KUALA LUMPUR (Oct 18): China's role as a key link in the global supply chain--with the country accounting for roughly one-fifth of the world's manufacturing output--the tariff dispute between the White House and Beijing poses a stumbling block to automakers and suppliers, according to an S&P Global Ratings.
In a report titled “Global Auto Industry Faces Long-Term Fallout If U.S.-China Detente Dissolves” today, S&P said while there has as yet been little direct effect on creditworthiness for these companies, tariff-related disruption in the supply chain is raising manufacturing costs, slowing production, and, potentially, weighing on the quality of goods.
S&P Global Ratings analyst Lawrence Orlowski said earlier this year, financial market consensus was that the U.S. and China would come to an agreement--or at least a detente.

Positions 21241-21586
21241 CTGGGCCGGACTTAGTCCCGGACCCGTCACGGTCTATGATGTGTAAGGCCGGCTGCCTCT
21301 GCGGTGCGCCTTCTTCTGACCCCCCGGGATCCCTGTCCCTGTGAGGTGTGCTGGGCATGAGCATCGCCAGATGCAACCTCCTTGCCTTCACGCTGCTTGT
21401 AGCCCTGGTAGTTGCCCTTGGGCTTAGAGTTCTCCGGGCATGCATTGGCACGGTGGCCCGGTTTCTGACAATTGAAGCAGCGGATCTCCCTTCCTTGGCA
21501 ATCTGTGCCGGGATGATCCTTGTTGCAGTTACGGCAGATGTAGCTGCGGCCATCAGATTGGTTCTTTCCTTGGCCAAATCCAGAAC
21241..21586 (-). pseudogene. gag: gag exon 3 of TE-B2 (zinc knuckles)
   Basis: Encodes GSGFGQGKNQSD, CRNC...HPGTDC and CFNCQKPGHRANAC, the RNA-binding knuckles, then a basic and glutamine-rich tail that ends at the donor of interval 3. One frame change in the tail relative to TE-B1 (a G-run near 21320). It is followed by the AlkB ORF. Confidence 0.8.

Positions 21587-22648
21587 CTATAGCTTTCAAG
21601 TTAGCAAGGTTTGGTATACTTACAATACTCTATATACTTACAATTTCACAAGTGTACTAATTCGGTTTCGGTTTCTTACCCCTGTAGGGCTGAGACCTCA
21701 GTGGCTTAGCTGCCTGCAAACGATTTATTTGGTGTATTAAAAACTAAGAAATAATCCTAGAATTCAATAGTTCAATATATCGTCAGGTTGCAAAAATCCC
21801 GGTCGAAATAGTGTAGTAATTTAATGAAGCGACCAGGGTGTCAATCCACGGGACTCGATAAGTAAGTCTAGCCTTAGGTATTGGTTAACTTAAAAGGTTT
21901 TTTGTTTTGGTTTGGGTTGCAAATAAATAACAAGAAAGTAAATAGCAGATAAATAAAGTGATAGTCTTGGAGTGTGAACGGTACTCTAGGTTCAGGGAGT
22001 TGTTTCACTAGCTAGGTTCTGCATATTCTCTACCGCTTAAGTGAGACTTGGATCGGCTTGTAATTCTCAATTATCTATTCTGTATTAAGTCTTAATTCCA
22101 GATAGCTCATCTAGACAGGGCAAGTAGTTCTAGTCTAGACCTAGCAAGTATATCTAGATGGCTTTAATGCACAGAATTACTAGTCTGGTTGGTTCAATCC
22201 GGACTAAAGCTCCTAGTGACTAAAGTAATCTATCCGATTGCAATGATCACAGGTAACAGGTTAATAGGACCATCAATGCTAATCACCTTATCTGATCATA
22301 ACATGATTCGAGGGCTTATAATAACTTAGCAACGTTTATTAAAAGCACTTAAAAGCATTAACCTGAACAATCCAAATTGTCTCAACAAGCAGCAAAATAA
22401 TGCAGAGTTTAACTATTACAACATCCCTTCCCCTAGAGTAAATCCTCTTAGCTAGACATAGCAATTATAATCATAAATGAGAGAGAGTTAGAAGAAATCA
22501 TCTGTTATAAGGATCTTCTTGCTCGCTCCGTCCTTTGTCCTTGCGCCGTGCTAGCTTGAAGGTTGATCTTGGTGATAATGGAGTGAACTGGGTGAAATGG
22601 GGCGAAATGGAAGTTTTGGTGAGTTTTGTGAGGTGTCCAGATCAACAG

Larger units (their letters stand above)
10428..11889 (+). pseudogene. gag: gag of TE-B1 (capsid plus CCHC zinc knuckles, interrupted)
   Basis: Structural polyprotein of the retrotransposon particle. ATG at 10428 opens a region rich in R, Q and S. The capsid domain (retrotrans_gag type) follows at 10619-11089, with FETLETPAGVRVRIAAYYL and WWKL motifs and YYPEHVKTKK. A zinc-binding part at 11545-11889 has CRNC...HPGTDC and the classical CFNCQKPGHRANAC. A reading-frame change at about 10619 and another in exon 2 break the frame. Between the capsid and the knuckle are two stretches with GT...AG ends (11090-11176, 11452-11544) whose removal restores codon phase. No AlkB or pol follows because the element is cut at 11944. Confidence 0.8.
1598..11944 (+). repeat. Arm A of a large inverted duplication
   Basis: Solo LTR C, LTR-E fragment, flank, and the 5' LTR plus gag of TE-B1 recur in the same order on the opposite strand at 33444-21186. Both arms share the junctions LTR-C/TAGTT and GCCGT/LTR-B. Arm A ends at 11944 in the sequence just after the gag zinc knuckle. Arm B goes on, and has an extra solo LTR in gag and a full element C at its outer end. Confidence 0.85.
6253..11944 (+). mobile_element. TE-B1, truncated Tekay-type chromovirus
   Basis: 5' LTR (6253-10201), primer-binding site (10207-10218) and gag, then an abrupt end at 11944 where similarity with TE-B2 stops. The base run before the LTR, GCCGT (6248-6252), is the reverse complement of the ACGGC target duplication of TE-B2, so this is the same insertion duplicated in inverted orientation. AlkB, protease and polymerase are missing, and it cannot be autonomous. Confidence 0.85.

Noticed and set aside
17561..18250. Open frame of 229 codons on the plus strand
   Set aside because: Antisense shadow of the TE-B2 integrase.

“While recent negotiations will allay trade tensions for now, the question is whether both sides can put a long-term deal in place,” he said.
The report said the rise of protectionism and national security as factors in trade policy suggest that existing supply chain configurations will need to be reassessed.
It said companies could look to hire workers and source materials within a regional bloc.
S&P said while many auto companies already have, for example, regional manufacturing strategies, we think these efforts will intensify to minimize disruptions in trade.